Future of Text Symposium
The Future of Text symposium took place over two days last week at the University of Southampton, co-hosted by W3C UK & Ireland Office. In attendance were over 20 speakers, including Vint Cerf, Doc Searls, Professor Sir Nigel Shadbolt, Professor Dame Wendy Hall, Professor Leslie Carr, Mark Bernstein and chaired by Frode Hegland.
Professor James Wilkinson, Associate Dean of UoS kicked off the annual event, which is in its 7th year, and opened the floor to the speakers from a variety of backgrounds representing several different institutes and companies. With only 10 minutes each to present and 5 minutes for Q&A it kept the talks concise and punchy yet jam-packed with content. I was honestly blown away by the diversity of speakers and unique style of presentations from some of the greatest minds of the Web community on Monday. With the overarching theme, ‘Future of Text’ we touched upon topics such as the original book and written word, 12 year old girls publishing fan fiction and digital preservation.
Key themes for concern that reoccurred in several presentations were the issues of ‘storage’ and ‘archiving’, particularly the perseveration of articles, which were juxtaposed with the excitement of the rapid creation and development of text itself. There was even a discussion about how we document this event; through tweets and blogs and the video recording so others could stream it at a later date that was convenient to them. How can we be certain this will all be accessible in years to come?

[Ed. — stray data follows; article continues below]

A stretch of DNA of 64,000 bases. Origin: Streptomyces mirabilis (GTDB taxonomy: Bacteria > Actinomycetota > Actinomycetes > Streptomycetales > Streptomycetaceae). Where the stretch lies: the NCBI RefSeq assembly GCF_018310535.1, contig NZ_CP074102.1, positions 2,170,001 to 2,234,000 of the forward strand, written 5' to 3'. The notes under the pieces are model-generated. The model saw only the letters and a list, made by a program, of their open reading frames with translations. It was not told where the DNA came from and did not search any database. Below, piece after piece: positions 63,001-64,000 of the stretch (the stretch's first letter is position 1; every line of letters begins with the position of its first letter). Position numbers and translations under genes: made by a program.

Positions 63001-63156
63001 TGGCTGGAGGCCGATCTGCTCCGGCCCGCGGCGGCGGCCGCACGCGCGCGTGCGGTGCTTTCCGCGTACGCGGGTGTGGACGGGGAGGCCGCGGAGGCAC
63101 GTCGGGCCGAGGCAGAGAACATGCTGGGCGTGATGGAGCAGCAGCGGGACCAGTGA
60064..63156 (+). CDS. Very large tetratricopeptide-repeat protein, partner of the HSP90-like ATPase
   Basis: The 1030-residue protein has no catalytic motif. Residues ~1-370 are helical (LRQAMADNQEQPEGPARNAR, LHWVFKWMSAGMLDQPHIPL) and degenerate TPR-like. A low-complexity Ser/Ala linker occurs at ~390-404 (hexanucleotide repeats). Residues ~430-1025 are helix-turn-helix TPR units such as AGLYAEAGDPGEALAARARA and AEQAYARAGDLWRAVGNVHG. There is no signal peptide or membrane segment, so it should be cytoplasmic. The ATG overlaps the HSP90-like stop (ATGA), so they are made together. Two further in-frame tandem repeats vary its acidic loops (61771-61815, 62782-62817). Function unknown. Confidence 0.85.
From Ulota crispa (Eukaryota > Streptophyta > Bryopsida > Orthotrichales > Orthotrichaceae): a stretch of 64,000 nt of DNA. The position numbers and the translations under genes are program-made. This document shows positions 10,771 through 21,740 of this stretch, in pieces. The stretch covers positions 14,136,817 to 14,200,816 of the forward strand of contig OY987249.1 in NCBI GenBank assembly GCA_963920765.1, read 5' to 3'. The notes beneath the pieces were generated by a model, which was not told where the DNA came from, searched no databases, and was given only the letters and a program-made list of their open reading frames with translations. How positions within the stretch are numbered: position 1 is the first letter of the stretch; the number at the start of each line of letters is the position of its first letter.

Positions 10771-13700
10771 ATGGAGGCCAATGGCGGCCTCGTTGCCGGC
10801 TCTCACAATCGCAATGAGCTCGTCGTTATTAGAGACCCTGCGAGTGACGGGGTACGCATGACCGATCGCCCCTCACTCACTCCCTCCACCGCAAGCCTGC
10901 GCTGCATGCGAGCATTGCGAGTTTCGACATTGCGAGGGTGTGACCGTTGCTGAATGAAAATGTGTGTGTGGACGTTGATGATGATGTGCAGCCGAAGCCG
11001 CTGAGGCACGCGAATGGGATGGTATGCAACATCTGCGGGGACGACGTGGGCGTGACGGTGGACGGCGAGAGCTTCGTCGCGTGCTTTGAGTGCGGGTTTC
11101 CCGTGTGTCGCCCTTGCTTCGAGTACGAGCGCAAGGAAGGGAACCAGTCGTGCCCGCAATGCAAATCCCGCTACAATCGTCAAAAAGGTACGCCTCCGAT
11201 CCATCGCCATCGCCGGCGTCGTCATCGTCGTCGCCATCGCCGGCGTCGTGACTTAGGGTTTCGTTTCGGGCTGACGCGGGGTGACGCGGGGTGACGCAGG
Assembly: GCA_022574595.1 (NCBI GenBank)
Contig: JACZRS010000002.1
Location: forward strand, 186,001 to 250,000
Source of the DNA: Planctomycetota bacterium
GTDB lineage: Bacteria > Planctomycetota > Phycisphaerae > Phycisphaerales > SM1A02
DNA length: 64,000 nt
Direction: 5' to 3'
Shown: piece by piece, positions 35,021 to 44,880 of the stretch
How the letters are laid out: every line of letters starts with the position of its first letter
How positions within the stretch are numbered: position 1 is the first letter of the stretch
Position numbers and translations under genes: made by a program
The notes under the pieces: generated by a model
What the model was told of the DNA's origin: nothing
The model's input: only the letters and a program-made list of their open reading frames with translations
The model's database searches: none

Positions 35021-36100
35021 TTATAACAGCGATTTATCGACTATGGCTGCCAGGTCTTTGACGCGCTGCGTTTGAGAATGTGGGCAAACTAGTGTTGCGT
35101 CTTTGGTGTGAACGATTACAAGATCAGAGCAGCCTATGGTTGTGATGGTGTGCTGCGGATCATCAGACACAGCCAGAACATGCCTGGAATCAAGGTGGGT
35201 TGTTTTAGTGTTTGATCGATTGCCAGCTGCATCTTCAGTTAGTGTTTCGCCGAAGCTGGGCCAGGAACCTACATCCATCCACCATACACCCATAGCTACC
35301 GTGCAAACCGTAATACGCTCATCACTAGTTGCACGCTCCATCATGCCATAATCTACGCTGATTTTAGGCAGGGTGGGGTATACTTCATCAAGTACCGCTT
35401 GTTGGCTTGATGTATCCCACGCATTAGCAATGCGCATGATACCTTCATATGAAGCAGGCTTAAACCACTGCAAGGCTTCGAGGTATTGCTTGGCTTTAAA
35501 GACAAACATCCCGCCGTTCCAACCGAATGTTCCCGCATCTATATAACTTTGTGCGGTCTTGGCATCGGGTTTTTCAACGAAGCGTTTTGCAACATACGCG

The big issue that we seem to be facing is that substrates, systems, formats, and generally technology keeps evolving at such speed we can no longer access previous data from articles only 20 years old! Many of the speakers mentioned old floppy disks and other contraptions I’d not even heard of before that had old research on it that they would never see again.
It was a very enjoyable day, leaving everyone, I’m sure, with something to go away and have a long think about (and projects they can potentially collaborate on).
Questions for thought:
• Where is it all going? I think this question is directed in terms of preservation but also the bigger picture of innovation and developments is a curious one too.
• How do we preserve social media with links in?
• How will future generations decipher what is fake news?
• Are we ready for transclusion in scholarly text?
• Who are we to decide what is important to save and what we should throw away for future generations?
If you’d like to see more about the event you can visit the website https://www.thefutureoftext.org/ or see the conversation on twitter #FText17.
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